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In recent update of Google Chrome internet browser (in stable channel), there is a new security/privacy option:

In addition to checking a list of known bad files, Chrome also does checks on executable files (like ".exe" and ".msi" files). If the executable doesn't match a whitelist, Chrome checks with Google for more information, such as whether the website you're accessing hosts a high number of malicious downloads.

According to more detail link

If a file isn’t from a known source, Chrome sends the URL and IP of the host and other meta data, such as the file’s hash and binary size, to Google.

What if I want google not to know which executable files are downloaded by me and from?

How can I disable sending to google URLs and hashes of .exe and .msi downloaded?

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Probably part of "enable phishing and malware protection" in settings. Chrome is headed toward being just another bloated browser, so sad. – Moab Feb 9 '12 at 2:46
Also see… – Moab Feb 9 '12 at 2:48
As long as I can opt-out, I'm cool. Chrome is getting bloated a bit, but it's still a good browser. – Camilo Martin Feb 12 '12 at 3:56

3 Answers 3

up vote 11 down vote accepted

Within the blog post you linked to, there is a a link that explains how to disable the 'safe browsing' features.

Turn off phishing & malware warnings

The following steps will turn of phishing and malware warnings, as well as download warnings.

  • In the top-right corner of the browser window, click the Chrome menu Chrome menu.
  • Select Settings.
  • Click Show advanced settings.
  • Under "Privacy," uncheck the box "Enable phishing and malware protection."
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yes, but this page says nothing about "download scanning", so I think, it is not for disabling "download scanning" and sending url to google. – osgx Feb 13 '12 at 0:13
in the page i linked to above, follow the instructions under "Disable phishing and malware detection". – obsd Feb 13 '12 at 1:21
will it disable downloads checking too? How can you prove? – osgx Feb 13 '12 at 2:12
presumably so. your second question is ambiguous. – obsd Feb 13 '12 at 2:30
You can choose to keep individual files by clicking "recover malicious file" in the downloads list after they are blocked. I would do that on a case-by-case basis rather than disabling protection completely. I don't think disabling security settings is the greatest advice, even if it is in a Google blog post. – Jason C Feb 28 at 0:08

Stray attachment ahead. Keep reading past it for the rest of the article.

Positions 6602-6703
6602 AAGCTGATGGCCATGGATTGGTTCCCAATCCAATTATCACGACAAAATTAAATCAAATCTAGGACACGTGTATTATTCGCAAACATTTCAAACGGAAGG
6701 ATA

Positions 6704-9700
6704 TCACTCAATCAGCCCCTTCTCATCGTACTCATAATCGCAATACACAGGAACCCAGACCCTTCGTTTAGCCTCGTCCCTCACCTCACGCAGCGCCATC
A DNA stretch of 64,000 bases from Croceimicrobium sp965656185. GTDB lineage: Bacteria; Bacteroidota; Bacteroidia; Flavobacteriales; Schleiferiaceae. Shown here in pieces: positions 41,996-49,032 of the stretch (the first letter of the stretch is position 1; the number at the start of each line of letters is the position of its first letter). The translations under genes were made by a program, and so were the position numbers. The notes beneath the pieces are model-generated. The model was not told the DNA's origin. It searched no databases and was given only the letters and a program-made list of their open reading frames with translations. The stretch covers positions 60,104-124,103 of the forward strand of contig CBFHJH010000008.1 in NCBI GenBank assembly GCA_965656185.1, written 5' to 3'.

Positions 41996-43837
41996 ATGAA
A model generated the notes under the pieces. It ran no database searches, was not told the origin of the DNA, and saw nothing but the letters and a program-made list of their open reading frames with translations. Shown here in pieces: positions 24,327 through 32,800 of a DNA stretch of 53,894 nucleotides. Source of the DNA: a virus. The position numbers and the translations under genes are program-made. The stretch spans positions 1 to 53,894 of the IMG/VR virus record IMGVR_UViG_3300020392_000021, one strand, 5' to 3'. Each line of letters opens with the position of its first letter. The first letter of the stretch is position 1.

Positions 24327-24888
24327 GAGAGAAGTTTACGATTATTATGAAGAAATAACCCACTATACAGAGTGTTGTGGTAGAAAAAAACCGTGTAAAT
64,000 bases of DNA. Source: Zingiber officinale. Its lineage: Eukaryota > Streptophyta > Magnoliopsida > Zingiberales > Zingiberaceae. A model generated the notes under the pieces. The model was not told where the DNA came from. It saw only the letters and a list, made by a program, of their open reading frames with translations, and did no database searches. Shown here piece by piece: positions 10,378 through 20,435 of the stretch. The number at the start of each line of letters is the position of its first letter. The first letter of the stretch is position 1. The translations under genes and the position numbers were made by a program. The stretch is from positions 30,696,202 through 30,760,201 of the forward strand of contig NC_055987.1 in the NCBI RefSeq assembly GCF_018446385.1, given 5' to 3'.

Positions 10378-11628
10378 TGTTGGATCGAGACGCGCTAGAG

An additional option is available. If you've downloaded a file and Chrome has blocked it, and you'd like to keep the file without disabling malware and phishing protection altogether, you can keep the file like so:

  1. Download the file and let Chrome "block" it. If you are directed to a "site ahead contains harmful programs" page, click "details" then "visit the site".

  2. After chrome displays the warning message in the download bar, click "show all downloads", or choose "downloads" from the menu, or press "ctrl+j" (on Windows at least).

  3. The file will be in the download list. Click "recover malicious file". Then it will get that file.

This way you can keep your security settings but still make a decision about an individual file, which is generally the safer way to go instead of disabling the protection completely just for one or two files.

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The question was about: how to stop Google from spying on my downloads. Your solution is good for unblocking files, but not for stopping the spy functionality. – osgx Feb 28 at 4:36
Great solution for one-off downloads. – WirthLuce Nov 3 at 4:16
Is there a way to do it permanently? It looks like Chrome removed the checkbox from the other answers. – Gaʀʀʏ Nov 12 at 14:41
@G Well, you could use a different browser, I suppose, heh. – Jason C Nov 12 at 15:29

Here is a fix. Go to the icon that has 3 horizontal lines in the top right corner, right under the X -> go to stting near the bottom -> scroll down and click "show advanced setting" -> under the privacy section, uncheck the 5th box that says "enable fishing and malware protection"

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'fishing' lol... – developerbmw Apr 3 at 5:12

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